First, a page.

Document Type

Thesis

Date of Degree

Spring 2015

Degree Name

MA (Master of Arts)

Degree In

Journalism

First Advisor

Meenakshi Gigi Durham

Abstract

In recent years, the salience of obesity and body image in society has given rise to a "fat activist" movement dedicated to defending non-normative body types. This activism has extended to the online environment, in which groups who are ostracized from the traditional realm have taken to blogging as a form of resistance and expression. The term "fat" has been reclaimed by the movement as a term of emancipation and defiance. The so-called "fatshion" blogs have a growing audience, and there is a burgeoning scholarly literature on this phenomenon. The aim of this research was to investigate college-aged females who identify as "fat," who may or may not have been exposed to the online fatshion (fat fashion) market or blogs. Are these blogs being used as resources for these women? Do they even know these websites exist? Thus, the aim of this study was to discover what the current fashion sector is like for those who may not participate as heavily within these communities.

The main objective of this study was to find how plus-size women's fashion choices are shaped by the dominant discourses of the body and how this, in turn, influences their shopping experiences. By conducting semi-structured interviews along with participants filling out a small questionnaire, an in-depth look at the personal thoughts and feelings of fat women outside of this movement was explored. Fatshion was studied through four theoretical lenses: as a counter-discourse, as a place for identity construction, as a mode of gender performativity, and how fatshion is informed by intersectionality of race, class, and gender. Based on the interview data, the study found that the messages found on fatshion blogs have the potential to spark opposition in ways that mobilize a more positive self-image as well as nonconformist self-presentations through a heightened awareness of the possibilities for opposing dominant ideologies.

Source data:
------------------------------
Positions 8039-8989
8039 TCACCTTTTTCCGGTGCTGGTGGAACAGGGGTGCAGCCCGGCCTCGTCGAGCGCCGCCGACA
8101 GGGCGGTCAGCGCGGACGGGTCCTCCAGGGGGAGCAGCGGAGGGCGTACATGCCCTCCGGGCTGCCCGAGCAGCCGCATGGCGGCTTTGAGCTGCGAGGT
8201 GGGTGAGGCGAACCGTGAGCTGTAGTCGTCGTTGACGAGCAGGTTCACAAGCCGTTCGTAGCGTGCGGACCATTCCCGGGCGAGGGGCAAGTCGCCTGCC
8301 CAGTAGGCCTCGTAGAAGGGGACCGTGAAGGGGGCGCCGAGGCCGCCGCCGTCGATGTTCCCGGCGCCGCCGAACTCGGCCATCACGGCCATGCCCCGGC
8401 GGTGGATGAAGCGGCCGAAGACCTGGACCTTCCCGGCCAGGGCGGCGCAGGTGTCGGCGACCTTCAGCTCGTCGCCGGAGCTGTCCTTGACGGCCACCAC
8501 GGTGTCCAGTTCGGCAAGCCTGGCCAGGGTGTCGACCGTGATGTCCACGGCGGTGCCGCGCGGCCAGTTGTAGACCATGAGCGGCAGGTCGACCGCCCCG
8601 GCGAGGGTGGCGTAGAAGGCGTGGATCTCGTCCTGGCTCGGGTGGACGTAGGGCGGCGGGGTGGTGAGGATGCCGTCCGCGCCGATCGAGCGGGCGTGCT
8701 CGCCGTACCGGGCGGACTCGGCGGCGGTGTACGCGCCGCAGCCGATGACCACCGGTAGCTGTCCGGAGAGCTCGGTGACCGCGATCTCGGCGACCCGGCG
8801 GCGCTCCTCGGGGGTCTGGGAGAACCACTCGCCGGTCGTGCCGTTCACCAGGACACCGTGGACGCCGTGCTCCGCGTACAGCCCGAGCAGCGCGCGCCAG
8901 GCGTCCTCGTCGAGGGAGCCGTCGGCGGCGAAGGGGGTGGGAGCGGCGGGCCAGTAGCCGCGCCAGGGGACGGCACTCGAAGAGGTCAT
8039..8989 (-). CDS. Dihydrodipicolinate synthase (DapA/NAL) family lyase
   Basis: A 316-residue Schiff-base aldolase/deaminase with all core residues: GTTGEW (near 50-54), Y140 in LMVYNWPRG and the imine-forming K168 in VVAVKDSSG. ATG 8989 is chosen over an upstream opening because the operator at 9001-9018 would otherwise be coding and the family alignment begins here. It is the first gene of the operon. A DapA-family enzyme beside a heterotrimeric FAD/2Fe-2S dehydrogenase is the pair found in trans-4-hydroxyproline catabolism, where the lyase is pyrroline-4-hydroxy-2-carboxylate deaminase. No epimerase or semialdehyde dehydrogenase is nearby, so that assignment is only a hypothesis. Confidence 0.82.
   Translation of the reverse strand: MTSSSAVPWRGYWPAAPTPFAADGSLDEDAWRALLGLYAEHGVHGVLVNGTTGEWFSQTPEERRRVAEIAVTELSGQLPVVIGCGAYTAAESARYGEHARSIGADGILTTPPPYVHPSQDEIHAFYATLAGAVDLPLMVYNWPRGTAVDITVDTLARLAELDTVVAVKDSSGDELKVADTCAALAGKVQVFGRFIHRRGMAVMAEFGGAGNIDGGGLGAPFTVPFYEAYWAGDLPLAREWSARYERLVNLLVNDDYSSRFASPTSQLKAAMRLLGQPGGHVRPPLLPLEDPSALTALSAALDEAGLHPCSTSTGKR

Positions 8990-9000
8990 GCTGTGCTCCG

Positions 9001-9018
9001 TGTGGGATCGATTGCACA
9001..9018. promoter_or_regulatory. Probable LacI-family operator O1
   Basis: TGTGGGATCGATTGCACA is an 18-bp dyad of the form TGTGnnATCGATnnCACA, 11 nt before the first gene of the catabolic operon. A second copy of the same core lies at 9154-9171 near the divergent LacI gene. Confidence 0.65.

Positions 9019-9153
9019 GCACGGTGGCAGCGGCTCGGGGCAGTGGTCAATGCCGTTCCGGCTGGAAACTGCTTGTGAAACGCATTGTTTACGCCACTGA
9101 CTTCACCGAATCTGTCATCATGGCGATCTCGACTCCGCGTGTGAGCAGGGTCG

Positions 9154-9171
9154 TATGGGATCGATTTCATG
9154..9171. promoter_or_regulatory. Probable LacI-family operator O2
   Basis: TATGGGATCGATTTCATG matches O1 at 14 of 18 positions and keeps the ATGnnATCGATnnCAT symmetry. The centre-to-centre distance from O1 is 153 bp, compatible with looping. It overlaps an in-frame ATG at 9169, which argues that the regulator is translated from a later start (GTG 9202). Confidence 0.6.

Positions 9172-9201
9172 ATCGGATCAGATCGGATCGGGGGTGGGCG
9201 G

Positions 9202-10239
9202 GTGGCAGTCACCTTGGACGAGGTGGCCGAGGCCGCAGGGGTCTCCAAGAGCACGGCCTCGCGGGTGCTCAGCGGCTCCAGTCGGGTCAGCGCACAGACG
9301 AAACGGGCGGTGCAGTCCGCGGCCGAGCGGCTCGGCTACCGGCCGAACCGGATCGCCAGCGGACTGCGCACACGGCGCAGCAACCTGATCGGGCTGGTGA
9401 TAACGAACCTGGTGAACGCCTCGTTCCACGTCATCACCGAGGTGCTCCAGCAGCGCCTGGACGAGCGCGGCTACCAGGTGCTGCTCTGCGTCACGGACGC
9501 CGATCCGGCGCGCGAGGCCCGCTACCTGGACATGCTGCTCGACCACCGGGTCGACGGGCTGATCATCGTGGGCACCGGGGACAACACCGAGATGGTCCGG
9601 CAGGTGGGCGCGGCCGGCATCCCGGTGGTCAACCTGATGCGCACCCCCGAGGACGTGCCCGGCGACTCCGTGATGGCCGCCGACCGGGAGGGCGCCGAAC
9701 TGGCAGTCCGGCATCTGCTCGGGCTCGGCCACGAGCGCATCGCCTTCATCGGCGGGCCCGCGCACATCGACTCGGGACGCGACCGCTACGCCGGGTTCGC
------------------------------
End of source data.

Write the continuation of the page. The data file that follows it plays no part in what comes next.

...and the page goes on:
Public Abstract

In recent years, the rise of obesity and body image issues in society has given rise to a "fat activist" movement dedicated to defending alternative bodies. This activism has extended online, where groups who are ostracized for their bodies have taken to blogging as a form of resistance and expression. These "fatshion" (fat fashion) blogs have a growing audience, and there has been increasing literature on this topic. The aim of this research was to investigate college-aged females who identify as "fat," who may or may not have been exposed to the online fatshion market or blogs. Are these blogs being used as resources for these women? The purpose of this study was to discover what fashion is like for those who may not participate as heavily within these communities, specifically looking at how plus-size women’s fashion choices are shaped by the cultural and mediated discourses of the body and whether this influences their shopping experiences. By conducting interviews along with a questionnaire, the thoughts and feelings of fat women outside of this movement were explored. Fatshion was studied through four theoretical lenses: as a counter-discourse, a place for identity construction, a mode of gender performativity, and a phenomenon informed by intersectionality of race, class, and gender. Based on the interview data, the study found that, when they were used, fatshion blogs were a site of resistance that women navigated in relation to their own body image and their ideas on fashion.

Keywords

publicabstract, Blogging, Fatshion Blogging, Gender, Identity, Internet Studies, Plus-Size Women

Pages

ix, 90 pages

Bibliography

Includes bibliographical references (pages 81-90).

Copyright

Copyright 2015 Katy Leigh Stang

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